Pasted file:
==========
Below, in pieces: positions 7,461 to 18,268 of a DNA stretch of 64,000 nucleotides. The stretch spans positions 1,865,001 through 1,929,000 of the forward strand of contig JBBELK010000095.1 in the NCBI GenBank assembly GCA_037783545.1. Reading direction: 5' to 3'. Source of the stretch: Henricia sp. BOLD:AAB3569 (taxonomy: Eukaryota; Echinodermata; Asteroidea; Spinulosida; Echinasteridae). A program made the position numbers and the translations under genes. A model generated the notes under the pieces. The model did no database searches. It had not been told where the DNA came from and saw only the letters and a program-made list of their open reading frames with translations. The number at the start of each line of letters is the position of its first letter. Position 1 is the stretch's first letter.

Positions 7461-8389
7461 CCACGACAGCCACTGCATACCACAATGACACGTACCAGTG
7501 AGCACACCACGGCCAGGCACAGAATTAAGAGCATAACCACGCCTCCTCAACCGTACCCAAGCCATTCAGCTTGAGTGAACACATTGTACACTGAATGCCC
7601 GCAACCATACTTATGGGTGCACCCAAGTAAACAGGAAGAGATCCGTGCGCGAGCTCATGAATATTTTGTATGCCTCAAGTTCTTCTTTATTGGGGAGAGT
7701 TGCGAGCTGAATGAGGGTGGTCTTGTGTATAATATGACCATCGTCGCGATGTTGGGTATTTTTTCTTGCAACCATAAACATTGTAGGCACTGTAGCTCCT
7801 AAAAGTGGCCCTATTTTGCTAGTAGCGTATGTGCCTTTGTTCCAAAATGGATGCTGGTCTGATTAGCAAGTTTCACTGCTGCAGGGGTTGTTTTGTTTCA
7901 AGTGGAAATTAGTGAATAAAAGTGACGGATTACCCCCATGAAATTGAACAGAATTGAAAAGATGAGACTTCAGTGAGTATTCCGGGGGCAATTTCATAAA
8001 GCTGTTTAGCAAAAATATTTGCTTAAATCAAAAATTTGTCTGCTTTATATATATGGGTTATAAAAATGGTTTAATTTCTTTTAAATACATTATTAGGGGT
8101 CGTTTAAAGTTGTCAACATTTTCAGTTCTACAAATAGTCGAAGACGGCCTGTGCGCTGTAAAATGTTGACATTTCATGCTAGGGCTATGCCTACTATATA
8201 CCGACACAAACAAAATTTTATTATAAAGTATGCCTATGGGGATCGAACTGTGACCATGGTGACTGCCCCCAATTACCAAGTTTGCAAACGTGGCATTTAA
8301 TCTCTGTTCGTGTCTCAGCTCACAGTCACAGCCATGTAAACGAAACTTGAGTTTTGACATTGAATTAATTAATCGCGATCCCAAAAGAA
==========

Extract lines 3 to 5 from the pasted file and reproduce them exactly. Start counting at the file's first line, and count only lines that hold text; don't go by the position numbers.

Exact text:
7461 CCACGACAGCCACTGCATACCACAATGACACGTACCAGTG
7501 AGCACACCACGGCCAGGCACAGAATTAAGAGCATAACCACGCCTCCTCAACCGTACCCAAGCCATTCAGCTTGAGTGAACACATTGTACACTGAATGCCC
7601 GCAACCATACTTATGGGTGCACCCAAGTAAACAGGAAGAGATCCGTGCGCGAGCTCATGAATATTTTGTATGCCTCAAGTTCTTCTTTATTGGGGAGAGT